One interpretation of North Sea revenue is to view it as a non-identifiable UK revenue, in which case a population share may be apportioned to Scotland. Table 2.2 provides an estimate of Scotland's share of North Sea revenue under this approach.

Table 2.2: Population Share of North Sea Revenue: Scotland 2012-13 to 2016-17

£ million
2012-13 2013-14 2014-15 2015-16 2016-17
Total North Sea revenue 6,020 4,499 1,691 -80 84
Scotland's population share 502 374 140 -7 7
Scotland's share of North Sea revenue (%) 8.3% 8.3% 8.3% 8.2% 8.2%

An Illustrative Geographical Share

An alternative approach is to apportion a geographical share of North Sea revenue to Scotland. In order to estimate this share, GERS uses the share reported in the ONS Country and Regional Public Sector Finances publication. This is a change from previous years' methodology, which drew upon academic research carried out by Professor Alex Kemp and Linda Stephen from the University of Aberdeen.

The methodological change follows a recommendation from the UK Statistics Authority report on GERS to review and reduce the differences between the GERS and HMRC estimates. Following this recommendation, the Scottish Government and HMRC have been working to compare their estimates across a range of variables such as production of crude oil, non-gaseous liquids, and natural gas; sales revenue; operating expenditure; and capital and decommissioning expenditure. Professor Alex Kemp has also been involved in this process. As well as comparing the results from the two models, the Scottish Government has produced its own estimates of Scotland's share of North Sea revenue. This has built upon the work estimating oil and gas production, income, and expenditure published as part of the Scottish National Accounts Project.

As a result of this work, a number of differences have been identified between the models. Firstly, the estimates use different data, with HMRC analysis based on administrative tax data and Professor Kemp's based on self-reported company data. The main modelling difference relates to the level at which tax liability is estimated. Professor Alex Kemp estimates the tax liability at the field level, whilst HMRC and the Scottish Government estimate the tax liability at company level. Other differences between the models, such as differences between prices, were found to have little impact on the overall tax share. From an analytical perspective, estimating corporation tax liabilities at the company level more closely reflects the reality of how the tax is paid. Using the HMRC data for PRT also reduces the need for estimation, as this tax is now based entirely on administrative data.

Following this work, the changes were consulted on with the Scottish Economic Statistics Consultation Group ( SESCG) and also through a public consultation. Both were supportive of the change. Further details of the changes, including comparisons of the different model outputs, is provided in the GERS Consultation documents. [24]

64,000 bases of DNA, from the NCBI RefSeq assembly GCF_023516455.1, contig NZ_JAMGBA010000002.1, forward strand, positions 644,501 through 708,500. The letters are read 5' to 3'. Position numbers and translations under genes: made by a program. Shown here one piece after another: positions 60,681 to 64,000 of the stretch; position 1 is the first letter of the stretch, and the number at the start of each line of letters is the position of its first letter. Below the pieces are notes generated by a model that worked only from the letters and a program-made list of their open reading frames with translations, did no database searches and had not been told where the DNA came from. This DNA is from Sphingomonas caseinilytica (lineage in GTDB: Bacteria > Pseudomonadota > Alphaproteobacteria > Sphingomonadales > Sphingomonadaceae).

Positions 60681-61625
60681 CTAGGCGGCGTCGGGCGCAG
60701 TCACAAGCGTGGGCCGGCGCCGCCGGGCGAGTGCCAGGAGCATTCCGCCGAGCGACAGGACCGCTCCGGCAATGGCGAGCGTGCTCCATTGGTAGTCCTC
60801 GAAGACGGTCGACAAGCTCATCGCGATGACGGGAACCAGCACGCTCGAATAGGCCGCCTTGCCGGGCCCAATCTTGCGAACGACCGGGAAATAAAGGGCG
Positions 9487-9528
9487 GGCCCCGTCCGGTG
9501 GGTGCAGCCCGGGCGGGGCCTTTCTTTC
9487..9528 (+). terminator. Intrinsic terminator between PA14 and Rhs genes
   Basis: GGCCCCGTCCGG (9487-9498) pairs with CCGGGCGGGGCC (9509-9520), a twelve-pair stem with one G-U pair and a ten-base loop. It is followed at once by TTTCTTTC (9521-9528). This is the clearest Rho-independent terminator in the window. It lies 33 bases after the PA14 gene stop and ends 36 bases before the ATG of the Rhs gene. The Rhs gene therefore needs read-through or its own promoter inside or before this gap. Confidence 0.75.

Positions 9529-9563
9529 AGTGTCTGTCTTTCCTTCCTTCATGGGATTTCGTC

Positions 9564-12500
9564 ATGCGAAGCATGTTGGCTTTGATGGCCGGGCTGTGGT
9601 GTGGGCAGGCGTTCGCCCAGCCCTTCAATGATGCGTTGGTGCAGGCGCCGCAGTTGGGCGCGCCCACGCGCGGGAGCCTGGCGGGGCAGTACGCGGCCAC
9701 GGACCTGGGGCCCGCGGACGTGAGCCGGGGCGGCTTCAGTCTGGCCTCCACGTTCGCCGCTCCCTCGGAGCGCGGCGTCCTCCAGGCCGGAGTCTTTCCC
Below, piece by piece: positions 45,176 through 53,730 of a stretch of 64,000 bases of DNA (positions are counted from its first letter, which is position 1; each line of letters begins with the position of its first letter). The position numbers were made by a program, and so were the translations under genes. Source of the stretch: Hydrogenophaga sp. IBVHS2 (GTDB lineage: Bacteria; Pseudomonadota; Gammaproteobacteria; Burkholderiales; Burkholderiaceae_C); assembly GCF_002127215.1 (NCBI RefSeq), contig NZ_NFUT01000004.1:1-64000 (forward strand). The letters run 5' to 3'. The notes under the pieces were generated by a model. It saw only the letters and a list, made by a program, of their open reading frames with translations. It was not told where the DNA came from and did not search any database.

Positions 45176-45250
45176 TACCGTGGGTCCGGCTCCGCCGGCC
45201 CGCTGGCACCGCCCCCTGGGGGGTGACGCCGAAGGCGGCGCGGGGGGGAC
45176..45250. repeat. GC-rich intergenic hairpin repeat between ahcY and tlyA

The estimate continues to be based on the median line principle as employed in 1999 to determine the boundary between Scotland and the rest of the UK for fishery demarcation purposes. Other alternatives are possible. Production, costs and revenue are allocated on a field by field basis to either the rest of the UK or Scotland using this boundary.

One impact of the methodological change is the ability to provide a greater disaggregation of North Sea revenues, which previously were estimated as a single block. Table 2.3 shows Scotland's illustrative geographical share of UK North Sea revenue, broken down by licence fees, corporation tax, and petroleum revenue tax. In 2015-16 and 2016-17, Scotland's illustrative geographical North Sea revenues are estimated to be higher than the UK total. This reflects the fact that the Scotland's share of petroleum revenue tax, which is currently negative, is lower than its share of corporation tax.

Table 2.3: Geographical Share of North Sea Revenue: Scotland 2012-13 to 2016-17

£ million
2012-13 2013-14 2014-15 2015-16 2016-17
UK revenue 6,020 4,499 1,691 -80 84
Licence fees 69 71 70 72 72
North Sea corporation tax 4,214 3,310 1,544 410 661
Petroleum revenue tax 1,737 1,118 77 -562 -649
Scottish geographical revenue 4,643 3,448 1,374 56 208
Licence fees 57 58 58 59 59
North Sea corporation tax 3,485 2,718 1,269 335 540
Petroleum revenue tax 1,101 672 47 -338 -390
Scottish share of UK 77.1% 76.6% 81.3% -69.6% 247.9%
Licence fees 82.7% 82.1% 82.2% 81.6% 81.6%
North Sea corporation tax 82.7% 82.1% 82.2% 81.7% 81.6%
Petroleum revenue tax 63.4% 60.1% 61.3% 60.1% 60.1%

Scotland's estimated geographical share of the North Sea sector, used in this report, is highlighted in the figure below.

UK Continental Shelf and Scottish Boundary

UK Continental Shelf and Scottish Boundary

Source: Marine Scotland


Contact

Email: Sandy Stewart, economic.statistics@gov.scot

Phone: 0300 244 4000 – Central Enquiry Unit

The Scottish Government
St Andrew's House
Regent Road
Edinburgh
EH1 3DG